Chiropractic Approach to Treat Trigeminal Neuralgia
Trigeminal neuralgia is a debilitating chronic pain condition that is often referred to as the “suicide disease.” Patients with trigeminal neuralgia often suffer for years without finding any sort of relief. So, I did some research to find out if chiropractors can help with trigeminal neuralgia.
So, can chiropractors help with trigeminal neuralgia? Many case studies suggest that chiropractic care can help relieve the pain caused by trigeminal neuralgia. Through physical manipulations and other care, chiropractors can help to find relief that cannot always be found with pain medications and surgeries.
If someone has suffered from trigeminal neuralgia for any time at all, they have likely exhausted every means of relief they can find. Oftentimes, these forms of relief either do not help the pain at all or only work temporarily. This journey leaves patients feeling helpless, hopeless, and trapped in a poor-quality life.
For this reason, many patients end up giving chiropractic work a try in an attempt to find relief. In many cases, these patients find that chiropractic care effectively lessens the symptoms of trigeminal neuralgia, allowing them to get on with a better life. In this post, we will talk about how a South Tulsa Chiropractor can provide incredible relief for patients suffering from trigeminal neuralgia.
How Chiropractors Address Trigeminal Neuralgia
Trigeminal neuralgia is a condition that leads to chronic pain in the face. The trigeminal nerve makes up the entire front of the head, but the pain is most often concentrated around the two lowest divisions of the nerve. These two portions are the maxillary and mandibular divisions. They cover the area below and behind the eyes all the way down to the chin.
Sudden sharp, stabbing pains along the nerve are the main symptom of trigeminal neuralgia. These sudden, sharp pains occur five to ten times per day in most patients and are debilitating. The typical cause of this pain is contact, or pressure, between the trigeminal nerve below the brain and a blood vessel. There are several reasons that this contact or pressure occurs, but the most common are aging multiple sclerosis or compression caused by a tumor or other lesion.
Because trigeminal neuralgia is a result of pressure on the trigeminal nerve, helping relieve that pressure is right in a chiropractor’s wheelhouse. In addition to that, multiple case studies have shown patients experiencing relief from trigeminal neuralgia pain after opting for chiropractic treatment, often as a last-ditch effort to find pain relief.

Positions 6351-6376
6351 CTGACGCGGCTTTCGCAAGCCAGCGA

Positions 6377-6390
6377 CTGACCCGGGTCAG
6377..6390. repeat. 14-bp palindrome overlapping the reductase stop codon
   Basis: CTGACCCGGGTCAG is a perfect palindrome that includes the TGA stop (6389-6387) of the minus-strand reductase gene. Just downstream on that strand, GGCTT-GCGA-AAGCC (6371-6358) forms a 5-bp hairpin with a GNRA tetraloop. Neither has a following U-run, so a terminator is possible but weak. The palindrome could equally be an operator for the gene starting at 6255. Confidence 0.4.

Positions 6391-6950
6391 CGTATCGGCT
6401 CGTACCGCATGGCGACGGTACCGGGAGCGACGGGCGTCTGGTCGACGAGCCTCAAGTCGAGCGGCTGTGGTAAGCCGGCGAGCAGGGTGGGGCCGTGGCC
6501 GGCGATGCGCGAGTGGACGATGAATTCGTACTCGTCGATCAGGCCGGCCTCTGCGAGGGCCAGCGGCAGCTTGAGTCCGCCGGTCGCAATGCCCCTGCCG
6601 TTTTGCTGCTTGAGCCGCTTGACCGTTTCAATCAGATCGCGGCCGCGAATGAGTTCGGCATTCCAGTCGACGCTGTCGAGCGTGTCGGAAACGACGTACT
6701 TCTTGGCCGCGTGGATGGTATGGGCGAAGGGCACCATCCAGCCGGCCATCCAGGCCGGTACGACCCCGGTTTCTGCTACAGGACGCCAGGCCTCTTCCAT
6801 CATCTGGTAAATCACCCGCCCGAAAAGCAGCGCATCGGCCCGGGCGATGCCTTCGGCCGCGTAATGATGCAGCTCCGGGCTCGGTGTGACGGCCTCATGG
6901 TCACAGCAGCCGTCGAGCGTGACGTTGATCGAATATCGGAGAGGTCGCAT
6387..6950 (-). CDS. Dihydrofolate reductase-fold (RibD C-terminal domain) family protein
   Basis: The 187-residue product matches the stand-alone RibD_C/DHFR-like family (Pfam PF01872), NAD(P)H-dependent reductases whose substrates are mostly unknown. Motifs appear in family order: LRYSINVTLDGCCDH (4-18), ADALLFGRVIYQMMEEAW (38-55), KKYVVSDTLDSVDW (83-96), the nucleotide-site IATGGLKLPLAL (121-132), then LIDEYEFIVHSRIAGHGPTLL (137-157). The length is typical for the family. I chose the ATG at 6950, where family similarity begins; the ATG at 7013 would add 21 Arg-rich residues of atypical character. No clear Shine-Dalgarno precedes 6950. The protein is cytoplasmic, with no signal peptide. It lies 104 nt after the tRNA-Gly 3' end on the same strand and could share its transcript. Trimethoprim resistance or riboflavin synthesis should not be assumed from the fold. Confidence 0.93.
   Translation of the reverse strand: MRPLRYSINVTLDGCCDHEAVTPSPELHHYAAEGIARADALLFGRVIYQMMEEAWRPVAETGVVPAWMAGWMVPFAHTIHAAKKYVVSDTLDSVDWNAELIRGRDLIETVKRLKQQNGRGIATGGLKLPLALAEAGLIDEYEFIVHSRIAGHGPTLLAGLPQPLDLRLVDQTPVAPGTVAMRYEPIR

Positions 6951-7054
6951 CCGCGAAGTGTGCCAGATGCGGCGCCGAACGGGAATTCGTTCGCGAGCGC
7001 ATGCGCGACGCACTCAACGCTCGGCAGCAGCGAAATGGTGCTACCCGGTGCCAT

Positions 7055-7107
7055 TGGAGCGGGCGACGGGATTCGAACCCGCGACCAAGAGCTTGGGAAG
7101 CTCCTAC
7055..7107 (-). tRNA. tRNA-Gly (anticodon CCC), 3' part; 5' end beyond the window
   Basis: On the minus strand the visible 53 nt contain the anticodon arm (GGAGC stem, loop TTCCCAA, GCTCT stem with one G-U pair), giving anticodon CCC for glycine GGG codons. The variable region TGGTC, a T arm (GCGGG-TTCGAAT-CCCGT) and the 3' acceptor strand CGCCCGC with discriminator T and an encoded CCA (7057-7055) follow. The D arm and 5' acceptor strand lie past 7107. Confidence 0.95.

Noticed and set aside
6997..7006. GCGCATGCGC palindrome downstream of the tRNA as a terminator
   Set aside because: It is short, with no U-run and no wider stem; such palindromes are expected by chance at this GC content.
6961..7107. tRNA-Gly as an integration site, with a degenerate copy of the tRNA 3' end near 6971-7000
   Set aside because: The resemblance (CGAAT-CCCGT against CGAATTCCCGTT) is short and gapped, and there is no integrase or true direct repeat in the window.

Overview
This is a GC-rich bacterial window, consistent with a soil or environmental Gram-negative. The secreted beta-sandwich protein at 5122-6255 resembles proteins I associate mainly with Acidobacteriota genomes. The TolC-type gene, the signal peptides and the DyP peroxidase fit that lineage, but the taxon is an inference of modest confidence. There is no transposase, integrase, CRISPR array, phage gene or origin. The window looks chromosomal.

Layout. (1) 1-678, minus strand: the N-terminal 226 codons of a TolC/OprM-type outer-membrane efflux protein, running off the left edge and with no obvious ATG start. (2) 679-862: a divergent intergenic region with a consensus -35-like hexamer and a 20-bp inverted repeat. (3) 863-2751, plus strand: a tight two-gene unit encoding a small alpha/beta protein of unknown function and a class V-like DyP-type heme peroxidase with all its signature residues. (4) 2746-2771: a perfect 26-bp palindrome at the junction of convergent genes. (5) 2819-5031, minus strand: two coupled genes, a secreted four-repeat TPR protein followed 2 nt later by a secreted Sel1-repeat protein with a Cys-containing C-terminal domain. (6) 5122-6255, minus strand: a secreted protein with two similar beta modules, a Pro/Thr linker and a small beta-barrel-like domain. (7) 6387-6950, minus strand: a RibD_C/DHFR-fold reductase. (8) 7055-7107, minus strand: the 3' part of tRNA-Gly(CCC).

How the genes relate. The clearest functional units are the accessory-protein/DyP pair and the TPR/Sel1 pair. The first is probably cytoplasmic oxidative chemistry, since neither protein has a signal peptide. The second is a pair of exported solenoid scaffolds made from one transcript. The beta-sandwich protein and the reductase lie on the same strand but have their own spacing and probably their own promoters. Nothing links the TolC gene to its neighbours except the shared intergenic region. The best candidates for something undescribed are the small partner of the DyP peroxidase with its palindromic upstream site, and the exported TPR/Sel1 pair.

The main way that chiropractic care can help with trigeminal neuralgia is by adjusting the vertebrae to relieve the pressure around the spinal cord. Specific adjustment of subluxated vertebrae can attack the root issue of the pressure that causes facial neuralgia.
In other case studies, chiropractors have found that trigeminal neuralgia results from damage to the cervical region of the spine. Cervical trauma can lead to damage of nerve pathways that result in intense facial pain in the form of trigeminal neuralgia. With this knowledge, chiropractors can make focused adjustments to the cervical region that can help to relieve the intense facial pain.
Chiropractic Care and Trigeminal Neuralgia
In many case studies, individuals that experienced relief of trigeminal neuralgia pain through chiropractic care cited the care as a last resort. With more and more cases suggesting successful chiropractic treatment for trigeminal neuralgia, more and more patients are turning chiropractors for help and relief from the debilitating pain.
What Is the Trigeminal Nerve?
The trigeminal nerve is a large nerve that stems from the base of the brain and extends to the total area of the face, from the top of the head to below the chin. The nerve itself is made up of three branches: the ophthalmic branch, the maxillary branch, and the mandibular branch.
These branches are essentially just zones of the face. Put simply, the ophthalmic branch is the top of the face, the maxillary is the middle, and the mandibular is the bottom.
The three zones of the trigeminal nerve are responsible for the sensations associated with an individual’s facial functions. From chewing to talking to nose blowing and much more, the trigeminal nerve is what stimulates these sensations.